Pill Injectors at Higher Risk for Hepatitis C Than Heroin Injectors

Pill Injectors at Higher Risk for Hepatitis C Than Heroin Injectors
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This month the American Journal of Public Health published an article with surprising new findings: People who inject prescription opioid analgesics (pain pills) are five times more likely to be hepatitis C infected than people who inject other drugs like heroin or cocaine.

The study also reports that people who share injection equipment, such as cookers, cottons and water are four times more likely to be infected with hepatitis C than people who do not share injection equipment. Last week I spoke with Jon Zibbell, researcher with the Division of Viral Hepatitis at the Centers for Disease Control and lead author on the report, to ask about the science behind these extraordinary findings.

TC: Why would injecting prescription opioids tablets put people at greater risk for hepatitis C than injecting heroin or other drugs?

JZ: That is the million dollar question. Unfortunately, we don't know for sure, meaning there are no agreed-upon reasons in the literature, but I have a few hypotheses. One possibility is that when people crush pills and add water, the inert ingredients absorb most of the added water, leaving almost no available solution to draw into the syringe. So folks often add more and more water to the mix until a viable solution is created, one that's able to be drawn into a syringe. But sometimes, and particularly with abuse-deterrent formulas that are designed to gel in the presence of water, the inert ingredients absorb so much water that the amount required to make an expedient solution produces a volume much too large to be held by the 1/2 cc or 1 cc insulin syringes, the type used by most PWID in the U.S. When this happens, people have a couple of options. If the solution is, let's say, 3ml, then they can either perform three, distinct injections with a 1cc syringe if they desire to use the whole solution in one sitting, meaning during one injection episode. Or if they want to inject the entire solution in one shot, then they will need to use a syringe with a larger barrel, such as a 3ml syringe, which has a detachable needle and a higher dead-space. But either way they are at increased risk.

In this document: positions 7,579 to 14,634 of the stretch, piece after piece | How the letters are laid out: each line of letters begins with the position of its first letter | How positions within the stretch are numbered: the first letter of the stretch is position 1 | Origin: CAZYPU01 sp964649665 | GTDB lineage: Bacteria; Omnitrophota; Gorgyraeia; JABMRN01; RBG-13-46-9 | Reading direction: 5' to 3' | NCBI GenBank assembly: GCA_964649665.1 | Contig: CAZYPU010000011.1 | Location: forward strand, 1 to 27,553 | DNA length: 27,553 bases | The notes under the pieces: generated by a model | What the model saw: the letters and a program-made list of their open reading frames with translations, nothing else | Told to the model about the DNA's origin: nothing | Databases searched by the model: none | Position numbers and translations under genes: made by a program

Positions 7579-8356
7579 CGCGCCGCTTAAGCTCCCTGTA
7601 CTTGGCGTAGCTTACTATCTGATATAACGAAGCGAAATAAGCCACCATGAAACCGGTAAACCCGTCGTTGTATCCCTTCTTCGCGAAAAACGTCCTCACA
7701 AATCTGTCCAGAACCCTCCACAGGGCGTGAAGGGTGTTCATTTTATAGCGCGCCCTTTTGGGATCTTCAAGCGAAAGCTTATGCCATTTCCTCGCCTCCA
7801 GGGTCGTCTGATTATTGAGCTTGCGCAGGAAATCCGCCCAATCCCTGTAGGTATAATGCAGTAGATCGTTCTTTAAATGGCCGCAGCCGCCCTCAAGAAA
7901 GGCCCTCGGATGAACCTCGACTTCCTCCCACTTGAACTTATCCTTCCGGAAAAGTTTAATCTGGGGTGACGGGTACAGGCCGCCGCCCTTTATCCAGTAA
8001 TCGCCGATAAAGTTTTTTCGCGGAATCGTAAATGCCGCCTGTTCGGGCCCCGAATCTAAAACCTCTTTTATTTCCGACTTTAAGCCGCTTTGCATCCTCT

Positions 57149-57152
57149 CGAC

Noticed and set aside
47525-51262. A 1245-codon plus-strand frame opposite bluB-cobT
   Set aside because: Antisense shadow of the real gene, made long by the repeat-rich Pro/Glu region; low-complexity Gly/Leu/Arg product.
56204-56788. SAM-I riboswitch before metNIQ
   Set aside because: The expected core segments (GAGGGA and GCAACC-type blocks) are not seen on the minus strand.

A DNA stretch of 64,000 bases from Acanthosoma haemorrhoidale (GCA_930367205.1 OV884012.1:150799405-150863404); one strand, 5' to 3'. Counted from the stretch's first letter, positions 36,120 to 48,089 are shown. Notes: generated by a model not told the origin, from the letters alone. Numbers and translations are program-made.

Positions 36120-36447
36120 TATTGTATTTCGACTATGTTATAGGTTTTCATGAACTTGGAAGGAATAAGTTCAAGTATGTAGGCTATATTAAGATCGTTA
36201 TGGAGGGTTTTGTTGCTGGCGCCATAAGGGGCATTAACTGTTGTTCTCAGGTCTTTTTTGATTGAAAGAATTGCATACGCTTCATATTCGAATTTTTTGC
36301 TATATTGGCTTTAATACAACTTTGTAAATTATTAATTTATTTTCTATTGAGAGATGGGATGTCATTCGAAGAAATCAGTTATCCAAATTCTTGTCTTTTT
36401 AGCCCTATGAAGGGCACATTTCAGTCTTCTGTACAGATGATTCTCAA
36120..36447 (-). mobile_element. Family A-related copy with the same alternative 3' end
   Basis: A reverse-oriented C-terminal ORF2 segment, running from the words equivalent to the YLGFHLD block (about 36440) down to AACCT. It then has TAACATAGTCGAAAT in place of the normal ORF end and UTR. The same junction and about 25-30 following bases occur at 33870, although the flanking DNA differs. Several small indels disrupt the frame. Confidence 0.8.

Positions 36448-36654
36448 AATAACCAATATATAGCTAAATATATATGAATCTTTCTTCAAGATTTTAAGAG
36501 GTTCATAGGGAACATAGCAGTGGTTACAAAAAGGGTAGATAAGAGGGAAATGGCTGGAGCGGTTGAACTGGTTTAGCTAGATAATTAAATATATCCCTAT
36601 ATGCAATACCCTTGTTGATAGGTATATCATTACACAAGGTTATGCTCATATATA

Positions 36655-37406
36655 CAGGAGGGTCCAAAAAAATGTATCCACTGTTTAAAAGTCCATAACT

Performing multiple injections: The evidence is clear that the more times a person injects per day, the more at-risk they are for acquiring blood-borne infections. For example, if a person needs to inject three times during a single injection episode to use up their entire tablet solution, and they regularly perform three injections every time they inject a pill solution, then the total number of times per day they inject increases three-fold when injecting prescription opioids relative to injecting heroin or other drugs. This is what increases their level of risk three-fold.

Using high dead space syringes (HDSS): A recent study by Dr. Bill Zule has identified increased risk for HCV infection associated with the use of high dead space syringes (HDSS) because HDSS can retain 40 times more contaminated material post-injection -- meaning after the plunger is fully depressed -- than low dead-space, or insulin syringes. The larger volume of contaminated material remaining in the syringe after the plunger is fully depressed means that more contaminated blood is able to remain in the syringe post-injection. And with more contaminated blood remaining in the syringe, the more virus is able to be transferred to another person when the syringe is shared.